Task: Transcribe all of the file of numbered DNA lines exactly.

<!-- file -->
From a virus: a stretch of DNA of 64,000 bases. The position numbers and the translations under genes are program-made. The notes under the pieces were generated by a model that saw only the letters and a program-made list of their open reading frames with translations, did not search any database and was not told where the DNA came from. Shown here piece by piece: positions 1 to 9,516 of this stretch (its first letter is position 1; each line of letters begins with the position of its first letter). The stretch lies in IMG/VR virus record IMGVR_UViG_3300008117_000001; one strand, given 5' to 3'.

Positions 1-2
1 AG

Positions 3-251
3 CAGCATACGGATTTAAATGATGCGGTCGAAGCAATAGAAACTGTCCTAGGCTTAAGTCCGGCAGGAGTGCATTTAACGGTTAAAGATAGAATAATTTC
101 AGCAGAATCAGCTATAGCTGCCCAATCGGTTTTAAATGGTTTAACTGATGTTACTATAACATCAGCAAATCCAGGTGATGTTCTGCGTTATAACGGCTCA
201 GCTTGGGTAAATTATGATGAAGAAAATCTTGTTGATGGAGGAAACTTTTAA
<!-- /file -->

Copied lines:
From a virus: a stretch of DNA of 64,000 bases. The position numbers and the translations under genes are program-made. The notes under the pieces were generated by a model that saw only the letters and a program-made list of their open reading frames with translations, did not search any database and was not told where the DNA came from. Shown here piece by piece: positions 1 to 9,516 of this stretch (its first letter is position 1; each line of letters begins with the position of its first letter). The stretch lies in IMG/VR virus record IMGVR_UViG_3300008117_000001; one strand, given 5' to 3'.

Positions 1-2
1 AG

Positions 3-251
3 CAGCATACGGATTTAAATGATGCGGTCGAAGCAATAGAAACTGTCCTAGGCTTAAGTCCGGCAGGAGTGCATTTAACGGTTAAAGATAGAATAATTTC
101 AGCAGAATCAGCTATAGCTGCCCAATCGGTTTTAAATGGTTTAACTGATGTTACTATAACATCAGCAAATCCAGGTGATGTTCTGCGTTATAACGGCTCA
201 GCTTGGGTAAATTATGATGAAGAAAATCTTGTTGATGGAGGAAACTTTTAA